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How Can Operations Management Best Support Supply Chain Challenges?

Are supply chain shortages, delays and the frequent inability of businesses to respond to current demand temporary or permanent?

While the COVID-19 pandemic ushered in challenges in finding the materials businesses need to meet their needs, many experts say that this will not change anytime soon.

And those organizations that adopt an agile supply methodology may be better positioned for the current and any future supply chain shortages and delays.

“Agility reflects the ability of an organization’s supply chain to react to consumer demand, market changes and volatility and the shortening lifespan of a product range,” CIPS, the professional organization for the procurement and supply profession, noted in a recent report.

Additionally, CIPS advised, “Agile supply chains can adapt to meet unpredictable customer demand in a rapidly changing and volatile trading environment.”

Supply chain issues go hand-in-hand with inflation, and with consumer prices spiking over 7% in the past 12 months —the fastest increase in more than three decades — the Federal Reserve holds that this inflation is temporary. That is, once the pandemic-caused supply chain issues are resolved, inflation will decrease.

Yet other industry experts, including some in the Federal Reserve, believe inflation and supply chain challenges will stay with us beyond 2022.

“It’s true that prices are soaring because of the severe shortages of both goods and labor in supply chains, but based on my research, that doesn’t mean it’ll be temporary. Rather, it suggests that inflation is here to stay,” economist Craig Austin reported for NPR late in 2021.

Whether its microprocessors or electric garage doors, employees or even chicken wings, when one essential piece is missing, operations can grind to a halt. And to ignore the reality of supply chain challenges or assume they will vanish could cripple your business.

Boost Midwest knows that organizations that strategically plan for change are better able to adapt when a crisis hits. So, how can operations management best support supply chain challenges?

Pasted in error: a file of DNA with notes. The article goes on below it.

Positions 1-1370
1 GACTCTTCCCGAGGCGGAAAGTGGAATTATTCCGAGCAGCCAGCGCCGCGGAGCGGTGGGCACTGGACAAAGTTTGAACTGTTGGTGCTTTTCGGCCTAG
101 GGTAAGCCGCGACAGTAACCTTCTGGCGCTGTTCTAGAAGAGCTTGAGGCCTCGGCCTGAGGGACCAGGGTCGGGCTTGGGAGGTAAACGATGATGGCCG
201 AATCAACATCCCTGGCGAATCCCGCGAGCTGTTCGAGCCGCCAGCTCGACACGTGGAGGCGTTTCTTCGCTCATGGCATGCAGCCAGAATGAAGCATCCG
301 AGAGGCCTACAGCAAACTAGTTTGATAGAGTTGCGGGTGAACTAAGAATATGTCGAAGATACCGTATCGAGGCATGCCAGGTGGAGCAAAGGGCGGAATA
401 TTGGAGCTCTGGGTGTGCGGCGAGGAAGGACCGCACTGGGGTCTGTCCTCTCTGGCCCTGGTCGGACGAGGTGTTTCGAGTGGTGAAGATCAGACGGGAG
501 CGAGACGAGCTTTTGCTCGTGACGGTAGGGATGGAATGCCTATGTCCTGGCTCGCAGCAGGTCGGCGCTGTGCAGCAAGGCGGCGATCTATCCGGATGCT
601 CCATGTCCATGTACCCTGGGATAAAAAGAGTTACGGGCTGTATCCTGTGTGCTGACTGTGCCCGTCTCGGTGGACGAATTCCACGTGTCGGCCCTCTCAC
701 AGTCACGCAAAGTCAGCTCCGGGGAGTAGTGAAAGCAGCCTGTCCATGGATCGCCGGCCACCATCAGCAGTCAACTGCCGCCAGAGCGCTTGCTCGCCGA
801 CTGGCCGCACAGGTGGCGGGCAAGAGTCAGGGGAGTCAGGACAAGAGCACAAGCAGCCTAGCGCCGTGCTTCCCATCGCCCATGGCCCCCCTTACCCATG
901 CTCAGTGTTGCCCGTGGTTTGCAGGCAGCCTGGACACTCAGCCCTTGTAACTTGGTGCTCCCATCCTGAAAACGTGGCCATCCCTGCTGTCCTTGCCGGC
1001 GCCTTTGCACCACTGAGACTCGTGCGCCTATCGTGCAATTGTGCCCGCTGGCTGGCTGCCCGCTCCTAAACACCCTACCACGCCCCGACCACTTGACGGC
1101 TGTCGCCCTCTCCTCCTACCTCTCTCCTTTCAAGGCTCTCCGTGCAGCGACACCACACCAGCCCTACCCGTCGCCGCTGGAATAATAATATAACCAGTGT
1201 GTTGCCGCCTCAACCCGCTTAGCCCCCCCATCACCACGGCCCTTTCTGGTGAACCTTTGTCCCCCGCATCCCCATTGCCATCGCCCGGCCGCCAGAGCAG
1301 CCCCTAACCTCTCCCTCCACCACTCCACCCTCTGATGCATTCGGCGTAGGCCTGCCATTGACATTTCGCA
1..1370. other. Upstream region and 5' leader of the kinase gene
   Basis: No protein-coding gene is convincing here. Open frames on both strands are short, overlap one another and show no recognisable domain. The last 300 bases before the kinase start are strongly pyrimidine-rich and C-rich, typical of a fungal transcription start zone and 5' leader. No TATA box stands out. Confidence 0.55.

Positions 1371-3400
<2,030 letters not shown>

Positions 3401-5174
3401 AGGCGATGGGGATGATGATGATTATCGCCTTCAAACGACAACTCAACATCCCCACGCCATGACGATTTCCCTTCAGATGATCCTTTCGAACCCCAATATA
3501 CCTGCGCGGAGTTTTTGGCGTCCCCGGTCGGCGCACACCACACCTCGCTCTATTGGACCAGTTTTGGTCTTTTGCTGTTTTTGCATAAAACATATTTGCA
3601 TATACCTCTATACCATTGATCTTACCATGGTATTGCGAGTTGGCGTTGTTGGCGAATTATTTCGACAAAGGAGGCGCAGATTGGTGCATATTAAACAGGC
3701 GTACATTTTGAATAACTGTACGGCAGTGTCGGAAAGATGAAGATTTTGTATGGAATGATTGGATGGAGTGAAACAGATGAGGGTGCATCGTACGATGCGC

The same skills that operations management relied on to reduce waste and inefficiencies are also crucial to the operation’s supply chain:

  • Building relationships with key stakeholders.

  • Coordinating internal business operations.

  • Keeping up-to-date with agile management techniques.

However, adding Agile Management practices that rely on data, metrics, communication, automation and technology can make your operations processes more adaptive to supply crises — and also rapid change.

An agile operations management approach:

  • Focuses on the appropriate business metrics that prioritizes the customer.

  • Uses data to highlight key problems and measure effectiveness in the supply chain.

  • Keeps current with the latest technology and automation tools.

  • Continually develops, refines and reviews business processes.

  • Delivers updates to internal and external key stakeholders.

The goals of Agile Operations Management include:

  • Rationalizing inventory.

  • Reducing costs.

  • Build a predictable supply chain.

  • Meeting unpredictable customer demand.

  • Producing a broad product range with a fast turn-around time.

“It will be a really core competence … making sure that you can manage these scarcities and issues on the supply chain, not only on the material but also on the logistics side,” Siemens Energy CEO Christian Bruch told CNBC late in 2021.

While Siemens Energy may be a global company with over 90,000 employees, Boost Midwest has found that framework often applies to niche and medium-size business operations. Contact Boost Midwest for a free operations consultation to learn how agility in operations can position your operations for success.

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Ready to learn more about how Boost Midwest can help you optimize your project management and operations? Schedule your free consultation call with us today using our Quick Schedule Link here.

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